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Smoky Chili Recipe

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I didn’t spend much time in the kitchen before Santa Maria and I had children, but I did like to cook from time to time. It was an era of seductive dishes—sautéed soft-shell crabs, flaming Provencal beef daubes, and Moroccan pigeon pastillas—that I have had little time for in recent years. As my children start to grow up, though, I getting my life organized a little better, and I’m starting to return to some of the dishes of our early married life.

One of them—an intensely mouthwatering and faintly smoky three-bean-and-beef chili—happens to be somewhat well suited to life with children. I was willing to bet that they would eat it, given that it has many similar components to what my girls like to eat already—ground beef and tomatoes, for example, are akin to their beloved Bolognese and the black beans speak for themselves.

The other reason that it’s well suited for life with children, is that it can be made in large batches. The pot I cooked up last Sunday lasted us almost all week, if various lunches and last minute dinners were to be included. I love any dish that can do so much work around the house.

But let me get back to the flavor. This chili is a little different than most chilis that I’ve had before, because I make it with Spanish paprika that has a rich smoky flavor. The paprika is the key ingredient, so don’t omit it. I used a dulce Spanish paprika, because I didn’t want the chili to be too hot. If you want it spicy, try a picante one (The Kitchn has a good explanation of various paprikas), but whatever you do, make sure it’s a smoky one.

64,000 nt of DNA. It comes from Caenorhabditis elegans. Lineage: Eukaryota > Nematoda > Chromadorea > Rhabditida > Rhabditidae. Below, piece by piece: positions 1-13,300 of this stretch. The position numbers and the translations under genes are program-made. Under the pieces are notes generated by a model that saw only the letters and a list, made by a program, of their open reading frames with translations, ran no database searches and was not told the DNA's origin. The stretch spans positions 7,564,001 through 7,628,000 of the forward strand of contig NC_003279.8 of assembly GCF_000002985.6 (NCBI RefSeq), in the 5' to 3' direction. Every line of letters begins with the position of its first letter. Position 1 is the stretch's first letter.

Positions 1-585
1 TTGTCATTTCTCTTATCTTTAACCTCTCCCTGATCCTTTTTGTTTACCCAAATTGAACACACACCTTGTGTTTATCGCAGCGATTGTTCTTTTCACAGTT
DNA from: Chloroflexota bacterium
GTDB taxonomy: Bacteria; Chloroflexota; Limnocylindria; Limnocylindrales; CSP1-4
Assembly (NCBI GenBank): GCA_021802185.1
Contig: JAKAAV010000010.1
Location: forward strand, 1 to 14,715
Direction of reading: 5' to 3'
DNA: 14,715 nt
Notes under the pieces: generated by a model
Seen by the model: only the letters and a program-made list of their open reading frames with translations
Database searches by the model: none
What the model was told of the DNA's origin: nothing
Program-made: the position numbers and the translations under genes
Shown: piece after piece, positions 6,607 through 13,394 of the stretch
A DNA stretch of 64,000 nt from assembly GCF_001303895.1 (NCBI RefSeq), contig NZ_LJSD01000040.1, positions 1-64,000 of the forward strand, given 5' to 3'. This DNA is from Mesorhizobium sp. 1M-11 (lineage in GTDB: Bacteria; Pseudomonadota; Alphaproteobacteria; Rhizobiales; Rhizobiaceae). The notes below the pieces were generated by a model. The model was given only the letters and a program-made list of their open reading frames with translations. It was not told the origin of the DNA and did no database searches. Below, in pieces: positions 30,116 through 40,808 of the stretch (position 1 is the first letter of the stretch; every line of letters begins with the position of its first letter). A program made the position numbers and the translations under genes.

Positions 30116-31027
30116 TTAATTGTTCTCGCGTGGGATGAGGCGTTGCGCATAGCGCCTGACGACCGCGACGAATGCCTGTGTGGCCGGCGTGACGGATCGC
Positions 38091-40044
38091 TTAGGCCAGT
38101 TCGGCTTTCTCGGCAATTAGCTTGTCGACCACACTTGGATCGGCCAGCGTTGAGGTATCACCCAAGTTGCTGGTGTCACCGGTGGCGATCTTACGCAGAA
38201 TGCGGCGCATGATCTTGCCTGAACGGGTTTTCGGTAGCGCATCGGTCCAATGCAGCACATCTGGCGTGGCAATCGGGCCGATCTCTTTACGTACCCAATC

I made the dish on a Sunday, with the intention of serving it the following night. It was to be the first time that Nina and Pinta would be trying it. I was a bit anxious about how it would go, but I tried to remember one key thing about getting kids to eat new foods—they won’t starve if they don’t eat it.

I thought about talking up the dish’s similarities with the things they have had before, but I decided against it. Sometimes, you just have to let the dish speak for itself. I got the usual protestations, but they were surprisingly muted. I’d set the table with some toppings—a generous bowl of grated cheddar, some sliced scallions—and Nina put copious amounts of cheese on hers as she ate it. I thought she might be eating more cheese than chili, but that was fine by me. Pinta didn’t want to bother with it much at all, and let her eat rice and butter, and she was fine, too. As for me, I was able to savor the flavor, relax, and enjoy the meal.

Smoky Chili

  • 1 onion, diced
  • 2 strips of bacon, diced
  • 2 carrots, diced
  • 1 celery stalk, diced
  • 3-4 cloves garlic, diced
  • 1 lb. ground beef
  • ½ cup dry white or red wine
  • 1 cup chicken stock
  • 1 tablespoon tomato paste
  • One 28-ounce can peeled plum tomatoes, run through a blender or otherwise chopped
  • 16 ounces each of cooked black beans, garbanzo beans, and kidney beans (I made my own, but you can certainly used canned ones)
  • 1 tablespoons ground cumin
  • ¼ teaspoon ground cayenne pepper
  • 1 teaspoon smoked paprika
  • ¼ teaspoon thyme
  • 2 bay leaves

In a bit of olive oil, sauté the onion, bacon, carrot, and celery, until the onion is soft and the bacon fat rendered.

Add the garlic and sauté a moment more.

Add the beef and cook until brown, breaking it up with a wooden spoon (or a potato masher).

After the beef is browned, add the wine, and reduce.

Add the chicken stock, tomato paste, canned tomatoes, beans, and all the spices and herbs.

Bring to a boil and simmer as long as you feel like it. It doesn’t need much more cooking at this point.

Salt and pepper to taste.

Serve with rice, garnished with grated cheddar cheese, sliced scallions, cream cheese, and/or any topping of your choice.

Here's a photo of the finished dish:

Chili_today

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